Director: Bennett Miller
Starring: Steve Carell, Channing Tatum, Mark Ruffalo, Sienna Miller, Vanessa Redgrave, Anthony Michael Hall
Written by: E. Max Frye and Dan Futterman
Running Time: 129 mins
Release date: 9th January 2015
If you decide to see Foxcatcher and you don’t know anything about the story, then try not to read up before entering the cinema. You’ll then get to really appreciate this slow-burning psychological drama that is more interested in character than content and has three outstanding performances, one especially surprising.
Mark Schultz is an Olympic gold medalist wrestler who has always been in the shadow of his elder brother, Dave. When Mark is offer the opportunity to lead a new wrestling team by billionaire John Du Pont, he immediately accepts. A bond starts to grow between the athlete and the coach but secretly, Du Pont wants Dave to join. As they slowly head towards the Olympic trials in 1988, Du Pont gets his wish and has Dave on board, building tension between the three men.
Like his previous film, the underrated Money Ball, director Bennett Miller has given us a film about a sport which actually isn’t about sport. So where Money Ball is not a baseball movie, Foxcatcher is not about wrestling. It’s about three men in a strange menage et trois. Mark, a large, bruising figure of a man, longing for the same recognition as his brother, who also won an Olympic gold yet has been training Mark for years. Dave, a man whose life seems so perfect: a doting wife, two loving kids and a glowing reputation. Finally Du Pont, a quietly spoken man who longs to be regarded as a father figure more than an Olympic coach.
Miller delivers a slow moving yet intense film that is underplayed and understated throughout. No intrusive music score, no scenes of yelling and shouting to get our attention. Just quietly moving along, allowing the tension to build, which it does incredibly effectively. This is a film full of impending menace. You are never too sure which way it’s going to go, never certain how it’s going to play out.
The characters are so beautifully drawn out, so we fully understand their motives and their relationships. The scene in which Mark and Dave wrestle tells more about their relationship than any dialogue heavy scene and it is a credit to Miller’s direction and the two leads that this is such an affecting and pivotal scene, yet not a word is uttered.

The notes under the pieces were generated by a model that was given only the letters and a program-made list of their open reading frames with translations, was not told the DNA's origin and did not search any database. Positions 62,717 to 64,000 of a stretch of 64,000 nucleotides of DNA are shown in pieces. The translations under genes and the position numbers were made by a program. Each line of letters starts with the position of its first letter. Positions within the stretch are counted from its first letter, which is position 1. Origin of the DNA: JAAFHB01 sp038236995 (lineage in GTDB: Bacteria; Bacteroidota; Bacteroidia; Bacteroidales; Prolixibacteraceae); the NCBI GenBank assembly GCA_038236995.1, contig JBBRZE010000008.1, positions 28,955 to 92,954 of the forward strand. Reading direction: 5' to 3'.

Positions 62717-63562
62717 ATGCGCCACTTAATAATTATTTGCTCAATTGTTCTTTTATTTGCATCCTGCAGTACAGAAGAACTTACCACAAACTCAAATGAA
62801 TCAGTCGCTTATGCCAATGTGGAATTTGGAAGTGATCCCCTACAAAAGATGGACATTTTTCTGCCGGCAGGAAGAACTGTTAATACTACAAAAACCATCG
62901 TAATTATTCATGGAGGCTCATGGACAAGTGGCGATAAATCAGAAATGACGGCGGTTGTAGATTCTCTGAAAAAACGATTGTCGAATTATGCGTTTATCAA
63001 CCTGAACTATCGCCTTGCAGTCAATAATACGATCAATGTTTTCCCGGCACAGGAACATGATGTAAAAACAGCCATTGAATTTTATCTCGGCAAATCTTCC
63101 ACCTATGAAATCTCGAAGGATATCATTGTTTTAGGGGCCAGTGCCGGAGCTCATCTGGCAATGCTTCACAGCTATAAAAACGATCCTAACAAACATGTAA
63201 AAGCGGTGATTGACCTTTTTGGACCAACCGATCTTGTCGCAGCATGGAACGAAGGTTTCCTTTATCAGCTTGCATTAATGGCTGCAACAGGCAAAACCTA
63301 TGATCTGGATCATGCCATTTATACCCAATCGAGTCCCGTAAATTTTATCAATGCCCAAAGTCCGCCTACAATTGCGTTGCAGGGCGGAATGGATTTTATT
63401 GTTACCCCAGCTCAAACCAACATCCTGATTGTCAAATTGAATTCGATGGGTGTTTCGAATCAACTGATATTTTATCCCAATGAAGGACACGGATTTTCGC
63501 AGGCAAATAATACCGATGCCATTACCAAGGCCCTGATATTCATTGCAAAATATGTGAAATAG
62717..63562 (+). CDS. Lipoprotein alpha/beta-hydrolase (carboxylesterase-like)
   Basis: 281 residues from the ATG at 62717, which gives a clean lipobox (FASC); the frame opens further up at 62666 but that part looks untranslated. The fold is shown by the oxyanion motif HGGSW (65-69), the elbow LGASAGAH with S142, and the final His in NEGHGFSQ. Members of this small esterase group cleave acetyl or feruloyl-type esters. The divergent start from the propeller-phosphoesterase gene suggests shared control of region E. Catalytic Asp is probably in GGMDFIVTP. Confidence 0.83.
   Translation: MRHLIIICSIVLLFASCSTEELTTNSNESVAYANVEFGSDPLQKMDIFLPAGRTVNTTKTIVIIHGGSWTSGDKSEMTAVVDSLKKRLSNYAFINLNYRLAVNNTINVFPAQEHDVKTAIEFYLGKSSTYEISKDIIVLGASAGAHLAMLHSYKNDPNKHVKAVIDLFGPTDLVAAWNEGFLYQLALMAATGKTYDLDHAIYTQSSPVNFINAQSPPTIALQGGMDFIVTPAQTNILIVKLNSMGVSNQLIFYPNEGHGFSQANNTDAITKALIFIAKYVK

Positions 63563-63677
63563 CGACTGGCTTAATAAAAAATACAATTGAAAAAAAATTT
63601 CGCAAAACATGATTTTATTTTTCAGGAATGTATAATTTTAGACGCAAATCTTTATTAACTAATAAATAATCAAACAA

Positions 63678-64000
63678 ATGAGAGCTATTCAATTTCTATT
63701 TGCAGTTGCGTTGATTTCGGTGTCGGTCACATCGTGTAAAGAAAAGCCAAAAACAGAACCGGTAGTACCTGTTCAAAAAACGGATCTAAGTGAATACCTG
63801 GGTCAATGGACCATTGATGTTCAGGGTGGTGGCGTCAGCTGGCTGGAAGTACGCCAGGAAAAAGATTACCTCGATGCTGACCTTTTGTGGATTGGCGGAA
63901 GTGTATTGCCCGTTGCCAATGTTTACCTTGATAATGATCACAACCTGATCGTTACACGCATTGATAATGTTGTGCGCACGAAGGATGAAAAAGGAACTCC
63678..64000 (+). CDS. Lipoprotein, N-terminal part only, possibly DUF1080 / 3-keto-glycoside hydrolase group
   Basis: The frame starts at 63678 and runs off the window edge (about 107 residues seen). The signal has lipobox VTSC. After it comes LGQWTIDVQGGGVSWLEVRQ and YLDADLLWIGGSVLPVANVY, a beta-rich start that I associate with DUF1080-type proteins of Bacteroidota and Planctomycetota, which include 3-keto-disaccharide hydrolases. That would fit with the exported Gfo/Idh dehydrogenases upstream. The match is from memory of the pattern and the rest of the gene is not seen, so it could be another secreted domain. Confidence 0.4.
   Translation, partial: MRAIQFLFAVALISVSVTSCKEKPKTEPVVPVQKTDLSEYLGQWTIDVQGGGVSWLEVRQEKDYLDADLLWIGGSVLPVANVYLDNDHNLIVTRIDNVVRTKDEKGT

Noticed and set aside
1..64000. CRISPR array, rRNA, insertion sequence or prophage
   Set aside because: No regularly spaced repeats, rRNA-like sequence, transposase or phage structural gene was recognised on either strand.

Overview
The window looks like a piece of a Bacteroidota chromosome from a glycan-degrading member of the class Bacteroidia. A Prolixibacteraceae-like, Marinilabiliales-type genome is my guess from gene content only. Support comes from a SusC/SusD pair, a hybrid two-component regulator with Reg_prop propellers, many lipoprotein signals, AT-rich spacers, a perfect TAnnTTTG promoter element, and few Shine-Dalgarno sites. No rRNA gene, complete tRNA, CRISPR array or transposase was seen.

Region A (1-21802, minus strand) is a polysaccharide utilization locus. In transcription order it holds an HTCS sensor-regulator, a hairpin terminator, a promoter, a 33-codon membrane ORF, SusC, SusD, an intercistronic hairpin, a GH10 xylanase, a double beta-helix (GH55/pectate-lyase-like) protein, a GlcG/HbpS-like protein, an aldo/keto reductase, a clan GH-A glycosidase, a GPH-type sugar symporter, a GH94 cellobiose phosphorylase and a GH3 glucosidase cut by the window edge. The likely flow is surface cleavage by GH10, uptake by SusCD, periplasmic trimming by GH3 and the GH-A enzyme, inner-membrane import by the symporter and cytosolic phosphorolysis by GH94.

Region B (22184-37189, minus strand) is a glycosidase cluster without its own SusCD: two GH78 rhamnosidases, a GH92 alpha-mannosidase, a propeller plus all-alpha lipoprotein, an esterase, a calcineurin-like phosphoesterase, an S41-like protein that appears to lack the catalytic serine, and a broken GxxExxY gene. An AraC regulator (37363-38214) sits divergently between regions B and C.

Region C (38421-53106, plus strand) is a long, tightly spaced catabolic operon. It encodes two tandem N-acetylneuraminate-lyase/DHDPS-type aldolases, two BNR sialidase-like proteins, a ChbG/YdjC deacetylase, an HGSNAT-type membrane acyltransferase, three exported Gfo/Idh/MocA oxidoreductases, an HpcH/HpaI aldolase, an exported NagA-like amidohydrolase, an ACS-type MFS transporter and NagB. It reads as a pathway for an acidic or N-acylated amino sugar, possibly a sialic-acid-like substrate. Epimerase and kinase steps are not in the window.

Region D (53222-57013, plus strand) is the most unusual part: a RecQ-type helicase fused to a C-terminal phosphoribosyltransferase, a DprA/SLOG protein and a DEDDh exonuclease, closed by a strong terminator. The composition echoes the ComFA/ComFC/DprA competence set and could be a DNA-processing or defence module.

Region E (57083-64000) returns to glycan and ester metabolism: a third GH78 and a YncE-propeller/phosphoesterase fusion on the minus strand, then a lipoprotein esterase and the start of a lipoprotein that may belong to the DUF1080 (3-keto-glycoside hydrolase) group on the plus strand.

The tension between the three men is almost unbearable. Mark’s jealousy is bubbling under the surface. Du Pont’s consistently demanding attention, being the central figure, always controlling while Dave seems entirely oblivious to anything. Although slightly overlong, it heads for its shocking finale with a quiet sense of pure satisfaction.
The three leads are impeccable. Channing Tatum, who a few years ago I considered as interesting as a lump of wood has made me eat my words. Ever since the brilliant Magic Mike, he has continuously surprised and delivered some terrific performances. Here as Mark, he is dark and brooding and letting his muscles do the talking. Mark Ruffalo, as Dave, is superb. A gentle man who cares for his brother and wants the best for him, it’s a refined performance that you would expect from one of the screen’s best kept secrets.
The real surprise comes in the form of Steve Carell as Du Pont. Completely unrecognizable, he delivers a character that is sympathetic, emotionally unbalanced, quietly insecure and a man on the verge of evil. Always looking to self promote and be more important than he is, he lives under the shadow of his domineering mother, who even paid someone to be his friend, Carell physically becomes this eccentric individual. It’s a long way from what we are use to seeing Carell do and hopefully we can now forget Evan Almighty and Dinner For Schmucks ever existed.
Foxcatcher does not rush to get to its ending, instead slowly builds until your heart cannot take anymore. It’s a masterclass is control from all involved and even though it could have been 15 minutes shorter, it’s still a very impressive drama indeed.